Beirut Explosion Response - Call to Action
As the acute impacts of the August 4th Beirut explosion become apparent, local and national women-led organisations across Lebanon are leading efforts to ensure that affected communities have their urgent needs met and rights upheld.
The Feminist Humanitarian Network (FHN) is a global collective of women leaders committed to a transformed humanitarian system that promotes a feminist humanitarian agenda. The Network is comprised of local and national women-led organisations in the Global South - including members in Lebanon who are leading responses to the Beirut explosion - as well as international NGOs and individuals.
The Feminist Humanitarian Network is calling on international humanitarian actors - donors, UN agencies, and INGOs - to recognise the critical leadership role local women-led actors are playing in this response. The following urgent actions calls are made by the Feminist Humanitarian Network, echoing those of women’s rights organisations leading the response in Beirut.
The psychological impacts must be recognised and prioritised in the response and addressed quickly to prevent longer term impacts on affected populations.
● Much of the humanitarian response so far has focussed on short-term relief efforts, including food distributions, which are urgently needed. However, the response must be broadened to respond, at the same time, to equally critical and urgent needs, including psychosocial support and mental health care services to those experiencing trauma. Women’s rights and women-led organisations on the frontlines note that the psychological impacts on marginalized populations are widespread and pronounced. The explosion builds on the trauma that many in Lebanon were already experiencing as a result of ongoing crises in the country, including the Covid-19 pandemic and an economic and political crisis, all while the country hosts more than 1.5 million Syrian and Palestinian refugees and vulnerable migrant workers.
The specific economic impacts of the explosion on already vulnerable populations, including refugees and migrant and domestic workers, must be recognised and prioritised in the response.
● Refugees living in Lebanon were living in the most precarious settings before the blast and now, their shelters, livelihoods, and services have been further compromised by the explosion. Without the right to work in the country, refugees are in need of rapid relief efforts - including economic and cash programs - to ensure their basic needs are met.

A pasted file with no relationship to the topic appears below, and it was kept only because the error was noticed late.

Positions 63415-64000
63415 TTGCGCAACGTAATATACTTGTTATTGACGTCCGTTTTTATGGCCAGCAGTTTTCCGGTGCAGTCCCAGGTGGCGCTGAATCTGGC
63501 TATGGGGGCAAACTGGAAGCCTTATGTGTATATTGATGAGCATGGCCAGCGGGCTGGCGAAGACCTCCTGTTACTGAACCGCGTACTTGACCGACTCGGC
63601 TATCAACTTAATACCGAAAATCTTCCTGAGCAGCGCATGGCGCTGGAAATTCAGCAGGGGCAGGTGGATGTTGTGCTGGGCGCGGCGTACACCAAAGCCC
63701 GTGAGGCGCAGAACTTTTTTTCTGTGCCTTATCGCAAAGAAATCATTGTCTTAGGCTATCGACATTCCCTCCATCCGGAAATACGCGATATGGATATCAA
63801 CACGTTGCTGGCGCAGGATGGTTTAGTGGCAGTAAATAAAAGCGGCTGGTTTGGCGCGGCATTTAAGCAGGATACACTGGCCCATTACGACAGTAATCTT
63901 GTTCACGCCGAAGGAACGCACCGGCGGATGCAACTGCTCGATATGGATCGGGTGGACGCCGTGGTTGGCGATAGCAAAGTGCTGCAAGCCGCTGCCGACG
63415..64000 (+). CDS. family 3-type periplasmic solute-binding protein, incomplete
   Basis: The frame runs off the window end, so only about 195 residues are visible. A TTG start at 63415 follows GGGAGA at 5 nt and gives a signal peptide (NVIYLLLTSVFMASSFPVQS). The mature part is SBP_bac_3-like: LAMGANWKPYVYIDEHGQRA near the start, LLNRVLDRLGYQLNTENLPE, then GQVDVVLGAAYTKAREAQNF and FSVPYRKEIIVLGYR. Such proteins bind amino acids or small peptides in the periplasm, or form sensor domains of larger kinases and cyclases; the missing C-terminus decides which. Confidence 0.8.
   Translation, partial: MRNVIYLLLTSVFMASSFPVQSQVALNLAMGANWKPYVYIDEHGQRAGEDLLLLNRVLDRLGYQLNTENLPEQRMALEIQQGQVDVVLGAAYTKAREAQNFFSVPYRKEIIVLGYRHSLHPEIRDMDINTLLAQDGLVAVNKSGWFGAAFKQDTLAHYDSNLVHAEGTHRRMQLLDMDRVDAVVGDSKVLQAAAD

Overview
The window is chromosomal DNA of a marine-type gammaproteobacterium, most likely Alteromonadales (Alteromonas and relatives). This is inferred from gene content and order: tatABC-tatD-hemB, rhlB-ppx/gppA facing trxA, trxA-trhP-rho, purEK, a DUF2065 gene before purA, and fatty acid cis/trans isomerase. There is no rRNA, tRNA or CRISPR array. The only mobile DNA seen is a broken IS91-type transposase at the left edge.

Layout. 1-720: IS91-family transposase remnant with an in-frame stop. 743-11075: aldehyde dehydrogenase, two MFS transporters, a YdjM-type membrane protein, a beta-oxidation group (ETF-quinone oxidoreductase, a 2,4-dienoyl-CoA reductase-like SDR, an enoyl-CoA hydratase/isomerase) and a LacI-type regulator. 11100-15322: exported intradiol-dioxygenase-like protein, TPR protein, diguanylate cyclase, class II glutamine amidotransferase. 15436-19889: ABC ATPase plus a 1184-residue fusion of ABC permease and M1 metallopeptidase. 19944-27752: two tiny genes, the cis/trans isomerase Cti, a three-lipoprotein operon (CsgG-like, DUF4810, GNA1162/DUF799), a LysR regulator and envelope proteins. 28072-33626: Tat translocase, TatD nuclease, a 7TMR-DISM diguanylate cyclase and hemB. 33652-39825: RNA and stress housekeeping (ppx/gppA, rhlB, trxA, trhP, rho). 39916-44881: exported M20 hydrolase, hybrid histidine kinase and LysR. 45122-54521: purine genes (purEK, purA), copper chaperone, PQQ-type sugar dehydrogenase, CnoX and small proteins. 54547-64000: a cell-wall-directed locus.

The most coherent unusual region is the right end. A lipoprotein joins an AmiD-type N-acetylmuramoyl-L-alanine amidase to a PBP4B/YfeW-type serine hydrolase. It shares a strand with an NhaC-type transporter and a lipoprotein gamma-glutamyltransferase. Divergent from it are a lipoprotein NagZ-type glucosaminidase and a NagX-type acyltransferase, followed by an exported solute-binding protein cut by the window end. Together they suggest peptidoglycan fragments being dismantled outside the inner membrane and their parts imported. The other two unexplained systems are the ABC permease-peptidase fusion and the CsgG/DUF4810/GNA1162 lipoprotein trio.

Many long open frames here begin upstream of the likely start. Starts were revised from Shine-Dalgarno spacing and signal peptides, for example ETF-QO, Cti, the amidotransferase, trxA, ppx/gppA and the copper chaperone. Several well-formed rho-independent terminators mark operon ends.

● Before the blast, hundreds of domestic workers had been abandoned in front of their embassies or on the streets by their employers. With no legal status in Lebanon, many are unable to go home due to the high costs of repatriation flights and Covid-19 restrictions.
● Reports of aid discrimination against vulnerable groups are alarming. The needs of refugees and migrant and domestic workers must be prioritized by humanitarian actors.
Girls and women are in need of greater access to protection and sexual and reproductive health (SRH) services.
● The compounding crises in the country are having severe impacts on girls and women, including a surge in domestic and gender-based violence, early marriage, and limited access to SRH services. There is an urgent need to prioritize protection services to girls and women, including greater funding to women-led organizations providing access to GBV hotlines, safe shelters and social workers. With an overwhelmed health sector and strained supply chains in the country, the international community must prioritize funding directly to women’s organizations for comprehensive SRH services, including contraceptives, throughout the Lebanon response.
There is an urgent need for more flexible and accessible funding for women-led and women’s rights organizations working in Lebanon.
● Humanitarian funding continues to be a major issue, and is not currently accessible to women-led organisations and women’s rights organisations who work with refugees, LGBTQ communities, older people, people with disabilities, migrant and domestic workers, and other groups experiencing marginalisation. Local and national organisations are leading efforts to meet specific needs of the communities they work with very limited resources. Groups that are marginalised must be prioritised in this response, and the organisations that represent them, including women’s rights and women-led organisations, must be resourced to lead response efforts that will ensure those affected have their specific needs included when services are provided.
Feminist Humanitarian Network members in Lebanon are the Palestinian Women's Humanitarian Organisation (PWHO), Marsa Sexual Health Centre, and the Lebanon Family Planning Association for Development and Family Empowerment.
To support FHN members in Lebanon or for more information, please contact the Feminist Humanitarian Network.